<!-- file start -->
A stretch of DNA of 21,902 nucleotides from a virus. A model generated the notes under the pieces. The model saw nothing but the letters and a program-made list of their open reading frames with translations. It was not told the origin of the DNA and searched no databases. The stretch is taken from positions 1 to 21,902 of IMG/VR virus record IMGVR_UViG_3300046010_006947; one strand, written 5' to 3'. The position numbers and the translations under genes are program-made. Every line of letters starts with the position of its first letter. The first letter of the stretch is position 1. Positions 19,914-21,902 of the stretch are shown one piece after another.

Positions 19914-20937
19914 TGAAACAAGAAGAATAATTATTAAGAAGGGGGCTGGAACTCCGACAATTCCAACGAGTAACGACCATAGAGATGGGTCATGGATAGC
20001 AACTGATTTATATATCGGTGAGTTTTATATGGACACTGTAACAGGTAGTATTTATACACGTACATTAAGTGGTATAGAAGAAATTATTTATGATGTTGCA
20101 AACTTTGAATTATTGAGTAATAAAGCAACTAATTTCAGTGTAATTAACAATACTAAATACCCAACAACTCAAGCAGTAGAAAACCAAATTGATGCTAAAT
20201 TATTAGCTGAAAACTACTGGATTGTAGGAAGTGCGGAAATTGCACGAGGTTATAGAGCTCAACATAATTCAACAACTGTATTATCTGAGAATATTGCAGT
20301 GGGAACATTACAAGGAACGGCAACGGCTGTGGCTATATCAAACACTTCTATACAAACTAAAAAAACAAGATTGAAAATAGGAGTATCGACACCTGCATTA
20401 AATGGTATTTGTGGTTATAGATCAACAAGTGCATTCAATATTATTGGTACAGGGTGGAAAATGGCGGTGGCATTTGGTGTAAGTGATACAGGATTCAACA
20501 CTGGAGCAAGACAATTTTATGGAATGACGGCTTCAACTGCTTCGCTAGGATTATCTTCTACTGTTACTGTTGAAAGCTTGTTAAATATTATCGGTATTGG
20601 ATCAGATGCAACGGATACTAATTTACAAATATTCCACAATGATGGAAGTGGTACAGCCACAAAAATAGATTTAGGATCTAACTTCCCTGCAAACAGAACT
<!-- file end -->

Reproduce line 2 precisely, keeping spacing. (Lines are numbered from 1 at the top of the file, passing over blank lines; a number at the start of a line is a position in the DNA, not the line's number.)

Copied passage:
Positions 19914-20937